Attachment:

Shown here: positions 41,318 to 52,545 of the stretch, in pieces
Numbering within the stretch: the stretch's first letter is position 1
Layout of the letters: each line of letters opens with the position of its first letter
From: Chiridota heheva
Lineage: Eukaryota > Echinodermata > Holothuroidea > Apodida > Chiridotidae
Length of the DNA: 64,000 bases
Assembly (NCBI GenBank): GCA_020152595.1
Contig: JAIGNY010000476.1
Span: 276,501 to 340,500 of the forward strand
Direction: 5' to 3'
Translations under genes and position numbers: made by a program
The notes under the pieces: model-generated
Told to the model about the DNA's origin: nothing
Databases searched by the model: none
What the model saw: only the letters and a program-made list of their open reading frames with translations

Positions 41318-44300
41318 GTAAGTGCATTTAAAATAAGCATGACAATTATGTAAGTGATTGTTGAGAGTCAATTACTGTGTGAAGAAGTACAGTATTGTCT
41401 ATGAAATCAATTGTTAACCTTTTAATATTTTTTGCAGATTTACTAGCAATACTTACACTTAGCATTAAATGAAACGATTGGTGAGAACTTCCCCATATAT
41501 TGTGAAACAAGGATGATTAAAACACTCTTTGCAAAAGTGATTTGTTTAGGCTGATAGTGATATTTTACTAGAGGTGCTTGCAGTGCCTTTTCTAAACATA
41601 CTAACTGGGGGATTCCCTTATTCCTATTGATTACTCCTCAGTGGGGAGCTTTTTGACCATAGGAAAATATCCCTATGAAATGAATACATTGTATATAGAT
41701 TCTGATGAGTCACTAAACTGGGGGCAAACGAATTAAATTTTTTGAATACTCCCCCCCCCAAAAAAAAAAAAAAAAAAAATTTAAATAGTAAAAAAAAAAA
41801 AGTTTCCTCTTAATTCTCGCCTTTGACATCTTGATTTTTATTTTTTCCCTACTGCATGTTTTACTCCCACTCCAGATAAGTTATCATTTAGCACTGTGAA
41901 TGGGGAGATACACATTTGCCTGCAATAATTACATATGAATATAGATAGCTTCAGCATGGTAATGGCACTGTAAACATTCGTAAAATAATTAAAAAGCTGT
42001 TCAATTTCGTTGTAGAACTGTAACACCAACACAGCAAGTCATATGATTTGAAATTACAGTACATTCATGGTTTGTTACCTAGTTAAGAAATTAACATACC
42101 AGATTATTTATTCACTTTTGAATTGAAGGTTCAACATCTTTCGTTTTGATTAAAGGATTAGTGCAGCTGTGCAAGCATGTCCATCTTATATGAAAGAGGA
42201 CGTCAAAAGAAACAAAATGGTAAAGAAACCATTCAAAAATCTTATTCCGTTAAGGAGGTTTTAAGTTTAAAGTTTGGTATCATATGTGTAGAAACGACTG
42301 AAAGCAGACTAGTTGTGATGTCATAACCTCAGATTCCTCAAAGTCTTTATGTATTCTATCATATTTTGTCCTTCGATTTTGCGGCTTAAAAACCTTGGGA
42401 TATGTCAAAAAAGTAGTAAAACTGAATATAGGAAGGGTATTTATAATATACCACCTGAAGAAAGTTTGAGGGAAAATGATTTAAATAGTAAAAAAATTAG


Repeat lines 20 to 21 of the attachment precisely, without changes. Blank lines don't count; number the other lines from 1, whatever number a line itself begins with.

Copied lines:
41601 CTAACTGGGGGATTCCCTTATTCCTATTGATTACTCCTCAGTGGGGAGCTTTTTGACCATAGGAAAATATCCCTATGAAATGAATACATTGTATATAGAT
41701 TCTGATGAGTCACTAAACTGGGGGCAAACGAATTAAATTTTTTGAATACTCCCCCCCCCAAAAAAAAAAAAAAAAAAAATTTAAATAGTAAAAAAAAAAA